As companies grow their capabilities as defined by their RPPs, these calcified capabilities can also become their limitations. Usually, at the start of a company’s life, their success can be attributed to their resources. But as they grow, their success starts to depend more on their entrenched processes and priorities. After all, their processes and priorities are there because they worked well to deliver the company’s value proposition, or the promise(s) an organization makes to fulfill customer needs or goals.  Yet, this dependence also becomes a limitation because if a proposed innovation creates friction with established capabilities, it won’t gain internal traction. Similarly, if it threatens the existing profit formula, it won’t survive.

As I study different companies and different sectors, and as I attempt to translate their success to new companies in growth economies, what I’m trying to identify are successful patterns. Processes that worked in some circumstances won’t necessarily work in others, even within companies. And it is important to note that if a company has not repeatedly formulated plans for competing in markets that do not yet exist, it is safe to assume that no processes for making such plans actually exist. Yet. (Which relates back to my point of this research producing a model and not a step-by-step guide.)

This means that aspiring entrepreneurs working to build market-creating innovations will need to create a new resource, process, business model, or some combination of these. This also means that as these entrepreneurs’ companies reach a certain level of success and look to continue to grow, they must not change the processes and priorities that enabled their core business to sustain its success, even as they develop new ones. Established companies may need to set up autonomous teams/businesses that have separate resources, new processes, and are unconstrained by existing priorities to go after new opportunities, so that the company doesn’t stagnate after initial success.  

We can take Charles Schwab as a quick example. The financial services company can attribute part of its continued success today to having successfully established a disruptive online brokerage venture after it had already achieved initial success. The company was founded in 1971 and was already successfully leading an investor revolution when, in the 90s, they used their existing resources to set up an autonomous unit within the company. This unit had a business model that could prioritize cheap online trades by creating new processes and cost structures to do so. The online brokerage venture ended up being so successful that the core business was actually folded into the new opportunity.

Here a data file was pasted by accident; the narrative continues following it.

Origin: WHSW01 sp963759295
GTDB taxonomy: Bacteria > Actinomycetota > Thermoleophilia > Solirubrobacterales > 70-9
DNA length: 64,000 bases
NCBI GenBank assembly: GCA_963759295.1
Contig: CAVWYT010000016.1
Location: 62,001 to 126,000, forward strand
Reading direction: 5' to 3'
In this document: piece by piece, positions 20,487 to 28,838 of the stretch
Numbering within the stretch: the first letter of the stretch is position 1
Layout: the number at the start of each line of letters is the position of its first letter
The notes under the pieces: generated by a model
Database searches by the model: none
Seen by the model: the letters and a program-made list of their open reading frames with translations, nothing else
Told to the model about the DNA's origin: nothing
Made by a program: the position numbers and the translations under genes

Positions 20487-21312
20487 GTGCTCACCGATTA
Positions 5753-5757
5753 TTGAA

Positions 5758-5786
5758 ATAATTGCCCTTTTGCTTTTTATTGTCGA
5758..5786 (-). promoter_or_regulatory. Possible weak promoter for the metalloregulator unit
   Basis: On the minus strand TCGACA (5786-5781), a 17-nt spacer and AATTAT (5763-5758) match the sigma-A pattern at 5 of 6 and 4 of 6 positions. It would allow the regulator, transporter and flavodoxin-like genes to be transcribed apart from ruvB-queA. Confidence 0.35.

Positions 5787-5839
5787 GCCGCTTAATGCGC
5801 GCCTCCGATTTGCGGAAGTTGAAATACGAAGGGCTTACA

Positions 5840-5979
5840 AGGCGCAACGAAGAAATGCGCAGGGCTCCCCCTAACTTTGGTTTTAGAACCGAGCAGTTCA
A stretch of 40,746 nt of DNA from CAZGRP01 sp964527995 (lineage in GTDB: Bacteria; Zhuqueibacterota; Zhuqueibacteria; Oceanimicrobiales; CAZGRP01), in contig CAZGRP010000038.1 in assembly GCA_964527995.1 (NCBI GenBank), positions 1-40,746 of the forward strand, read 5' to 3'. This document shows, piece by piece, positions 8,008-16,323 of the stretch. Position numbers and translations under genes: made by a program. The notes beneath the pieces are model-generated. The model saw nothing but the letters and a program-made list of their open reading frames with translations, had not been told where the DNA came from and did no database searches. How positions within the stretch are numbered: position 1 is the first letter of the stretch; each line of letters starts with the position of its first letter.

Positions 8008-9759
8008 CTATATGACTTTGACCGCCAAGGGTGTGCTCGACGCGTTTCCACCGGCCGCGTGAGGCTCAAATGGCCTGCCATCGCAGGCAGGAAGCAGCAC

Understanding a company’s capabilities through its resources, processes, and priorities helps us understand why established companies today did or didn’t succeed, so aspiring entrepreneurs can now assess their own capabilities, ask themselves similar questions to the ones I’m asking in my research, and decide for themselves if their capabilities have set them up to sustainably succeed. 

For more of our Thursday Theory Tips, read:

Thursday Theory Tips – Who are your best customers?

Thursday Theory Tips – Is my business model working for me?

Thursday Theory Tips – Culture, management’s secret weapon

Thursday Theory Tips – How do I plan my new venture?

Thursday Theory Tips – Disruption, a theory of competition

Thursday Theory Tips – On creating new markets

Thursday Theory Tips – Looking for money? Here’s what you need to know

Thursday Theory Tips – Is learning about theory worth your investment? 

Thursday Theory Tips – Uncovering unmet needs for innovation inspiration


  • Sandy Sanchez
    Sandy Sanchez

    Sandy Sanchez is a research associate at the Clayton Christensen Institute for Disruptive Innovation, where she focuses on understanding and solving global development issues through the lens of Jobs to Be Done and innovation theories. Her current work addresses how individuals can use market-creating innovations to create sustainable prosperity in growth economies.